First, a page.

When Ryan Smith bought the Utah Jazz, he had multiple goals in mind. Making the team more accessible, more marketable, more unique were likely amongst the top of them.

He’s tinkered on the TV deal, brought in big names, allowed Danny Ainge to obliterate the roster and so on.

He also assured Jazz fans that the identity of Utah basketball would be solidified after years of alternating color pallets and schemes.

The result was a halfcourt heave that landed in the 7th row 10 feet to the right of the backboard.

That fateful day, June 17th 2022, Smith and Company would tell fans that purple was back by parading the classic purple mountain majesty jersey the Jazz wore from 1996-2004.

Purple would continue its run-in future seasons as an alternate jersey, two of which we will witness this season. As grand as that news was, the jerseys that came after were met with as much criticism as one could imagine.

From the color scheme never before used by the Jazz, to the font, to the minimalist styling, fans were displeased by the jerseys, the fit, and the merchandise sure to come after.

A season later, a few fans have accepted the look, while many other remain adamant against Utah’s primary jersey styles.

In the first half of the season the Jazz will wear their controversial Association, Icon, and Statement jerseys a total of 35 times in 43 games.

Just like your older co-worker, yes purple is back, but its only in a part time role with trimmed down duties.

If the jersey schedule failed to calm any fears pertaining to Utah’s “new style” Andy Larsen of the Salt Lake Tribune is here to offer you clarification.

Andy Larsen’s article, which you can read in full on the link below, asks: What colors are the Utah Jazz going to prioritize moving forward?”

In a news conference compiled by Larsen, Ryan Smith himself referred to the numbers.

“We’ve done a lot of research ourselves ... and we got some pretty incredible data from our fan base,”

“The biggest data point is the consumption of what our fans actually are consuming from a branding standpoint. And to be direct, the yellow and black is doing really well from a consumption standpoint. Probably better than anything we’ve ever really had.”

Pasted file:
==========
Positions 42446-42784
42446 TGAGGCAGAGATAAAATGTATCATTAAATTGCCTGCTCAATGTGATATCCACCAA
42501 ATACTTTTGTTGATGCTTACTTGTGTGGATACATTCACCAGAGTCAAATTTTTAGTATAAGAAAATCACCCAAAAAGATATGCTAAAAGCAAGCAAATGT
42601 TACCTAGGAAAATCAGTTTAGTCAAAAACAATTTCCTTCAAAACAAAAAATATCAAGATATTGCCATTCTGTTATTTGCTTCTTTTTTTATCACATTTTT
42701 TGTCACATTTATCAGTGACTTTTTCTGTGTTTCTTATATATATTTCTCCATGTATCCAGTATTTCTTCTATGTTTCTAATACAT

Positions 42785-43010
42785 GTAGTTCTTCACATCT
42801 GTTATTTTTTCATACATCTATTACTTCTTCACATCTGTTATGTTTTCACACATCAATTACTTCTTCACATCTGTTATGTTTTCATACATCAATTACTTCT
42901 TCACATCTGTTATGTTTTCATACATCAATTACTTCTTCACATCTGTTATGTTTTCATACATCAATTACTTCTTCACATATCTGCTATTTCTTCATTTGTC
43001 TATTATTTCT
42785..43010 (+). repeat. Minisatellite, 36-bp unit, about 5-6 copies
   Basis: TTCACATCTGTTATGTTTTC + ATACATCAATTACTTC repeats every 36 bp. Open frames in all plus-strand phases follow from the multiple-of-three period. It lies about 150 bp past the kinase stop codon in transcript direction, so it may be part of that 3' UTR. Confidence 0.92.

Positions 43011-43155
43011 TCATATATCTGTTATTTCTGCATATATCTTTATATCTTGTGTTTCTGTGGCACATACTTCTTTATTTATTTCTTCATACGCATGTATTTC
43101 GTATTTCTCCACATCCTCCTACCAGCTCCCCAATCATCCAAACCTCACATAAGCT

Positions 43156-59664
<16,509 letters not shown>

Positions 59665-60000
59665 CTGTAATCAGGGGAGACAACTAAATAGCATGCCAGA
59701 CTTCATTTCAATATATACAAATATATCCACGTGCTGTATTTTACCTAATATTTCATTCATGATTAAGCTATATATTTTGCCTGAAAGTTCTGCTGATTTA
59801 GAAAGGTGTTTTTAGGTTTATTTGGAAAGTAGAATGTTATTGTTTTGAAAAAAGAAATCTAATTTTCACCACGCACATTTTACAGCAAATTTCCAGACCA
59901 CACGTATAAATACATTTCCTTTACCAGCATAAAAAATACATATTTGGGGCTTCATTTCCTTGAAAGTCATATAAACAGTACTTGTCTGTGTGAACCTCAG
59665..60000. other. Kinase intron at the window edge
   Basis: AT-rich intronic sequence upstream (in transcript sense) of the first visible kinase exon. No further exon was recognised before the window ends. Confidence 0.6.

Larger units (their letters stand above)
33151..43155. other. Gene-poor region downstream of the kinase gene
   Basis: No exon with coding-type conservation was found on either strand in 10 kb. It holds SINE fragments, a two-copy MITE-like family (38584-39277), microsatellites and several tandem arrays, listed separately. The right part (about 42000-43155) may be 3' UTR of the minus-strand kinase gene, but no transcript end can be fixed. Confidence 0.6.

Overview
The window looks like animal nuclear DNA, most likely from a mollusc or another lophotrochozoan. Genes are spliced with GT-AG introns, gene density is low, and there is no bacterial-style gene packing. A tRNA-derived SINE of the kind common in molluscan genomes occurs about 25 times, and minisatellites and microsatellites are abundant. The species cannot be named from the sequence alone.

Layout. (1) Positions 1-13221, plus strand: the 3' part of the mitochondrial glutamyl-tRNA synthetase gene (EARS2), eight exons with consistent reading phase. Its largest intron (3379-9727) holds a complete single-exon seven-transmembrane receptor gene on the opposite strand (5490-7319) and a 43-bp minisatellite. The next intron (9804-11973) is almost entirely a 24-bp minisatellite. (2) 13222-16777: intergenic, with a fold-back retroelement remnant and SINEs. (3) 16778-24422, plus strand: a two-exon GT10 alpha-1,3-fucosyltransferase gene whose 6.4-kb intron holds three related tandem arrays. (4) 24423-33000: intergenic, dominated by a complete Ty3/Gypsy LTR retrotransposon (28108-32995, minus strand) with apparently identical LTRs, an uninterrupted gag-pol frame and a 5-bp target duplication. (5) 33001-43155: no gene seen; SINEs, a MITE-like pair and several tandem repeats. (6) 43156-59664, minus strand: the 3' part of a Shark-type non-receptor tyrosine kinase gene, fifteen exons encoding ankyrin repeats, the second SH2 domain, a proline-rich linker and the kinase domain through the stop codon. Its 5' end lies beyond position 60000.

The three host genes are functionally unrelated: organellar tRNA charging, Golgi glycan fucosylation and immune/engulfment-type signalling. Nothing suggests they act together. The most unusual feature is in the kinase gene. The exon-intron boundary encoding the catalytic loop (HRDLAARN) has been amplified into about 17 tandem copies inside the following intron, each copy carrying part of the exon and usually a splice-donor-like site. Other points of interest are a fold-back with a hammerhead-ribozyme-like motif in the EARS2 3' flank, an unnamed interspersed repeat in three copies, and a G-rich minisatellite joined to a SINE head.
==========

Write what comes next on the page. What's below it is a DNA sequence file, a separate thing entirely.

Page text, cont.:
Who in the wide world of Jazz nation is backing these sales? How does this data come to fruition? I have met few, and I mean very few, like count on one hand number of fans who like the current jersey set outside of the purple stuff.

Are people lying through their teeth about how much they hate it as they buy a school crossing guard yellow hat with a Jazz logo on it?

Something doesn’t add up here. Ryan Smiths understanding is that the sales of merchandise support this atrocity of a rebrand, but where are the numbers coming from?

I would be very interested to see a precise breakdown of merchandise. If the Jazz are selling a ton of black merchandise, I get that. Black is a universal color and it seemingly makes everything look cool.

The Jazz have sold black merchandise for years, especially throughout the Donovan Mitchell-Rudy Gobert era as their dark mode city edition look.

This I could see. But if you told me that fans were buying more highlighter touched jerseys than jerseys of years past, I would have a hard time believing.

Whatever the mysterious case of it all is, I hope this data is corrupted or becomes corrupted because as of now, Smith seems to be content to continue on with the current look of the Utah Jazz.




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